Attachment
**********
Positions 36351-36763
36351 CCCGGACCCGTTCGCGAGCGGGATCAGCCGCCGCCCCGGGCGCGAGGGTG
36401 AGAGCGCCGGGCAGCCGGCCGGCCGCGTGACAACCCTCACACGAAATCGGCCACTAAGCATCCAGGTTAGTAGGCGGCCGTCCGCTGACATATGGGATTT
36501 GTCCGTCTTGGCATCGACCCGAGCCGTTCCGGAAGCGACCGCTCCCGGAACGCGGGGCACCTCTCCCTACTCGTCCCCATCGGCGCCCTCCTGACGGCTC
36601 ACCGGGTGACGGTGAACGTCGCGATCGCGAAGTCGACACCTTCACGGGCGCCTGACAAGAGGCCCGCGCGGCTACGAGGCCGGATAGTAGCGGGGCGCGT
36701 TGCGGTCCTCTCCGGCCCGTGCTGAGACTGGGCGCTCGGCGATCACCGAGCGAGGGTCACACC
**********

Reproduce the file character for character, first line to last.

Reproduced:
Positions 36351-36763
36351 CCCGGACCCGTTCGCGAGCGGGATCAGCCGCCGCCCCGGGCGCGAGGGTG
36401 AGAGCGCCGGGCAGCCGGCCGGCCGCGTGACAACCCTCACACGAAATCGGCCACTAAGCATCCAGGTTAGTAGGCGGCCGTCCGCTGACATATGGGATTT
36501 GTCCGTCTTGGCATCGACCCGAGCCGTTCCGGAAGCGACCGCTCCCGGAACGCGGGGCACCTCTCCCTACTCGTCCCCATCGGCGCCCTCCTGACGGCTC
36601 ACCGGGTGACGGTGAACGTCGCGATCGCGAAGTCGACACCTTCACGGGCGCCTGACAAGAGGCCCGCGCGGCTACGAGGCCGGATAGTAGCGGGGCGCGT
36701 TGCGGTCCTCTCCGGCCCGTGCTGAGACTGGGCGCTCGGCGATCACCGAGCGAGGGTCACACC